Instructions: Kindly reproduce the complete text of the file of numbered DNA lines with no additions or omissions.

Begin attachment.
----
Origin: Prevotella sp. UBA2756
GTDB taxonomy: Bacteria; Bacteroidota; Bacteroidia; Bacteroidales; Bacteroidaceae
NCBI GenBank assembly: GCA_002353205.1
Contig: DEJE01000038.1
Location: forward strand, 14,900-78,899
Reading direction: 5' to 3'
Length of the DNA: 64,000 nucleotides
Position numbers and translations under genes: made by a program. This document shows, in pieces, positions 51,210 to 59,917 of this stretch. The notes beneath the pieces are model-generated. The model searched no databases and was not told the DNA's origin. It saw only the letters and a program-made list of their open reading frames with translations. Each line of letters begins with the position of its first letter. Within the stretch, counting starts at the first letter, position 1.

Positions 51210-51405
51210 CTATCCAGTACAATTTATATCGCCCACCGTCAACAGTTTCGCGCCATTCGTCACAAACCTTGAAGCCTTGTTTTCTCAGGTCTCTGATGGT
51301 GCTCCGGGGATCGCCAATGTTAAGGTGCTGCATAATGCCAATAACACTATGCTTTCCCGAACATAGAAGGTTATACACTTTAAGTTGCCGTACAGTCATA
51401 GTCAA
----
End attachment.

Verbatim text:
Origin: Prevotella sp. UBA2756
GTDB taxonomy: Bacteria; Bacteroidota; Bacteroidia; Bacteroidales; Bacteroidaceae
NCBI GenBank assembly: GCA_002353205.1
Contig: DEJE01000038.1
Location: forward strand, 14,900-78,899
Reading direction: 5' to 3'
Length of the DNA: 64,000 nucleotides
Position numbers and translations under genes: made by a program. This document shows, in pieces, positions 51,210 to 59,917 of this stretch. The notes beneath the pieces are model-generated. The model searched no databases and was not told the DNA's origin. It saw only the letters and a program-made list of their open reading frames with translations. Each line of letters begins with the position of its first letter. Within the stretch, counting starts at the first letter, position 1.

Positions 51210-51405
51210 CTATCCAGTACAATTTATATCGCCCACCGTCAACAGTTTCGCGCCATTCGTCACAAACCTTGAAGCCTTGTTTTCTCAGGTCTCTGATGGT
51301 GCTCCGGGGATCGCCAATGTTAAGGTGCTGCATAATGCCAATAACACTATGCTTTCCCGAACATAGAAGGTTATACACTTTAAGTTGCCGTACAGTCATA
51401 GTCAA